Copyright © 2019 Albuquerque Journal
Shane Price has spent the past nine years in prison.
In 2010, the 23-year-old with a history of mental illness and drug addiction became the poster boy for then-Mayor Richard Berry’s crackdown on property crime when he was sentenced to 30 years in prison for residential burglary, auto burglary, identity theft and other crimes.
Starting this week, those in similar circumstances may have an opportunity to instead get clean and sober and on medication rather than be incarcerated.
Bernalillo County, in partnership with the Division of Behavioral Health Services, the Sheriff’s Office, the City of Albuquerque and the Albuquerque Police Department, the 2nd Judicial District Attorney’s Office and the Law Offices of the Public Defender, has launched a Law Enforcement Assisted Diversion program to divert low-level property crime offenders from the criminal justice system and into treatment instead. The LEAD program began in Seattle in 2011 and has since spread to several other cities around the country, including Santa Fe in 2013.
Bernalillo County began seriously thinking about participating about 18 months ago after hearing about positive results in Santa Fe.
“It’s an evidence-based way of addressing crime in Albuquerque,” said Bernalillo County Commissioner Maggie Hart Stebbins. “If you look at all the data, heavier penalties don’t change behavior. But intervention has the potential to reduce crime.”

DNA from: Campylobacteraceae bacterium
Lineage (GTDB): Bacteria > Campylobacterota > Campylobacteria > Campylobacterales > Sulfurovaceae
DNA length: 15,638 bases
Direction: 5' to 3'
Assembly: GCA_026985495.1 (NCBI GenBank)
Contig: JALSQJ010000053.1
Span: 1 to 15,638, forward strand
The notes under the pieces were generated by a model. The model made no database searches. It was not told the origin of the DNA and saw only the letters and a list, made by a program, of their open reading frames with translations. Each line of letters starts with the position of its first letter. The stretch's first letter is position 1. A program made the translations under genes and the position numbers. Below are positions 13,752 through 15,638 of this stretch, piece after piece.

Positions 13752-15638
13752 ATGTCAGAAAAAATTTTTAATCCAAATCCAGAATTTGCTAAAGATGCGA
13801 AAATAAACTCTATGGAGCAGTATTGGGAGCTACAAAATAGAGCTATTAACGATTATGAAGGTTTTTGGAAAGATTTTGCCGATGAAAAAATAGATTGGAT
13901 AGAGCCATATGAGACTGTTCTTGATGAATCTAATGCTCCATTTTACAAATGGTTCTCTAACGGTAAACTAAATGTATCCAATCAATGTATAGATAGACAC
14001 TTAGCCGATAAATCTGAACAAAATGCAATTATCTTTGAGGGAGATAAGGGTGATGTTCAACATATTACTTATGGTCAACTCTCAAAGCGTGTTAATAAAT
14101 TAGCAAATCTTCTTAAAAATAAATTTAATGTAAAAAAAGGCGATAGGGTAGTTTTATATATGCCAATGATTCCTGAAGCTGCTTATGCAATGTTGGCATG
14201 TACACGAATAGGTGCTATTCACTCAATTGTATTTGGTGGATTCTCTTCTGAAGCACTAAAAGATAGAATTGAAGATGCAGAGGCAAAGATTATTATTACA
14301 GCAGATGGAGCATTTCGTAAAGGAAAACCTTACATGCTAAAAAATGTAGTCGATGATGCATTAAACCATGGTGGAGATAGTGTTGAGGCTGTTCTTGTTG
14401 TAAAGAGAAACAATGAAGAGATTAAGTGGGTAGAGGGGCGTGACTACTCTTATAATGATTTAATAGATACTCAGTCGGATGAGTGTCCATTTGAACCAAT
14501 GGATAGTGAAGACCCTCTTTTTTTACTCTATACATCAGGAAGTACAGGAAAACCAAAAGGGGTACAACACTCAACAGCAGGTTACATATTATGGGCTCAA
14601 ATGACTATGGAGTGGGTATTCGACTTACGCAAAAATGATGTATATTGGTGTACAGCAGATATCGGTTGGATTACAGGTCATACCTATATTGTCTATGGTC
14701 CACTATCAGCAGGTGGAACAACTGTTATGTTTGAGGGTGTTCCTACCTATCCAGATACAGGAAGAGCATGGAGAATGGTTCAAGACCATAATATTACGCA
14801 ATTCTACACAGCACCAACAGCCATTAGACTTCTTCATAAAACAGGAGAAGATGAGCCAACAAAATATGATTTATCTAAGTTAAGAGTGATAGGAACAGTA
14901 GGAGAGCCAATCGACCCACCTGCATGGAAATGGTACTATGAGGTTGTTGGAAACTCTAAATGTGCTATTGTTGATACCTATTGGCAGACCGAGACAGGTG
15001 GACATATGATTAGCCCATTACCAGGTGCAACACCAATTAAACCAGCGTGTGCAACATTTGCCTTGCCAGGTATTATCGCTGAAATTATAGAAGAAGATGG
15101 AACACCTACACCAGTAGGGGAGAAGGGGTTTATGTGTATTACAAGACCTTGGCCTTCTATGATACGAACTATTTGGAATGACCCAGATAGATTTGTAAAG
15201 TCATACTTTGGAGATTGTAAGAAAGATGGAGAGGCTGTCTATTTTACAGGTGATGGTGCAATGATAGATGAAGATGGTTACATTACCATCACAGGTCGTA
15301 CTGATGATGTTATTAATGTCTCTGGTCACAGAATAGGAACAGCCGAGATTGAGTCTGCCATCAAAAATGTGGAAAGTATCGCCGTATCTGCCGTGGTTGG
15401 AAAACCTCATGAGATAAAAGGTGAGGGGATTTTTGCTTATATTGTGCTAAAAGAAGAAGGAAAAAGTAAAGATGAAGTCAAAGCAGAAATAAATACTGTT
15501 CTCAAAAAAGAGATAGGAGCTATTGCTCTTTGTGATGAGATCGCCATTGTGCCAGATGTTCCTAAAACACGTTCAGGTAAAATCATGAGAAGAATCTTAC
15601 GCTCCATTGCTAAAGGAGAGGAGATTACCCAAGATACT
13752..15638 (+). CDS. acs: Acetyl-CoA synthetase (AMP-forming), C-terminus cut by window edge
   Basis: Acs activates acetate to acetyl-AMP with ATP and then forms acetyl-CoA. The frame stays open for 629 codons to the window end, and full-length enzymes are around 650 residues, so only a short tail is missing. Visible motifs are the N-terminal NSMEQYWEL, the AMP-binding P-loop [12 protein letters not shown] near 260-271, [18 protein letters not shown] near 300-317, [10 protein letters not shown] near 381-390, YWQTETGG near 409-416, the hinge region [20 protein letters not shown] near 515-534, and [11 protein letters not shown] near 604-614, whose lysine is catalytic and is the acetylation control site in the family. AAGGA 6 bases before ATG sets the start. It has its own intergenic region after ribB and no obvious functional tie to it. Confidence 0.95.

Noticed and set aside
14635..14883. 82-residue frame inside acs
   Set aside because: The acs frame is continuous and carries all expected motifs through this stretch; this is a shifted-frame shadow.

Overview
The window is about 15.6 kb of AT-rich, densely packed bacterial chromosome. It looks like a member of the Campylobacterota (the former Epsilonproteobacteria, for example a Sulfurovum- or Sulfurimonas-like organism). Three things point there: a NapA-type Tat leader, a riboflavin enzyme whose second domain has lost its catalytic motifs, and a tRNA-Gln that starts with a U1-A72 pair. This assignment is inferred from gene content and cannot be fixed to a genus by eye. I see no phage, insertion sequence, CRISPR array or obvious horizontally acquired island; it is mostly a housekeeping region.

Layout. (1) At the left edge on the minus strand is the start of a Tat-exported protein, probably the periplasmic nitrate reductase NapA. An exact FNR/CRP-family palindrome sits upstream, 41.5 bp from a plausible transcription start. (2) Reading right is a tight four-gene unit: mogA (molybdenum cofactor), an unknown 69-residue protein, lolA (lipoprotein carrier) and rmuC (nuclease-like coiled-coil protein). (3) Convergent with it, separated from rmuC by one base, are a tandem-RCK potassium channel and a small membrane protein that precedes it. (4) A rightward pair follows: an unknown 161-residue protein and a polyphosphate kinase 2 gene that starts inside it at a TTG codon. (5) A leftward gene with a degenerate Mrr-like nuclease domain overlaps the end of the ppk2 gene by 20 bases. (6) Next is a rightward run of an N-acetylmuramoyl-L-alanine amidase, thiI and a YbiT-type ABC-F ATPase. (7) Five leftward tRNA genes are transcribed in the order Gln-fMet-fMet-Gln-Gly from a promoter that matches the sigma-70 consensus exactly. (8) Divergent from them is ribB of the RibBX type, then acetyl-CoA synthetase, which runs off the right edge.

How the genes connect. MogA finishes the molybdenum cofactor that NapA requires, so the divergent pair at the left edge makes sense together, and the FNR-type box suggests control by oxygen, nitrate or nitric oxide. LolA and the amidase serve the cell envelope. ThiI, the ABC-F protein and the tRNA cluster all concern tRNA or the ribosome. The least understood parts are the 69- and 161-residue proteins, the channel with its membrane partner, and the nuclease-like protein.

Starting July 2, Bernalillo County sheriff’s deputies will identify possible candidates for the program in the South Valley – an area with more property crime and drug abuse than other parts of the county.
Sheriff Manuel Gonzales said he expects to eventually have 30 deputies trained in the program.
City Councilor Pat Davis said they plan to expand the program into his district in Southeast Albuquerque, but the police department needs to get all procedures approved by the Department of Justice.
When law enforcement officers encounter someone struggling with mental illness or substance abuse – either in the commission of a crime or through a call for service – they will contact the District Attorney’s Office and a LEAD case worker to see if the person would be better served by getting treatment.
One caseworker has already been hired for the program, but the county hopes to eventually employ more. The caseworkers will each have a case load of about 25 clients, according to Julie Morgas Baca, the county manager.
Morgas Baca stressed that while the program will help defendants who are in need of treatment, it is not a “get out of jail free card.”
“Participants really, really have to be committed to recovery,” she said at a news conference Tuesday. “That’s the key to it all. If a LEAD participant commits another crime, or they fail to complete the program, charges will be filed against them.”
Initial funding for the program came through a national grant from the John D. and Catherine T. MacArthur Foundation and the Urban Institute’s Innovation Fund that provided $50,000, according to a news release from the county. The state Legislature also allocated $189,714 for the program.
It is one of 19 programs under Bernalillo County’s Behavioral Health Initiative launched after the 2014 election.
Hart Stebbins said that in other cities, the program has proved to have positive ripple effects and reduce criminal behavior of people addicted to drugs or who have serious mental illness.
“Many of the most complex challenges for our community are tied together,” she said. “Untreated behavioral health conditions, substance abuse, homelessness and crime, and these issues are felt across our community. The intent of the LEAD program is to make our community safer.”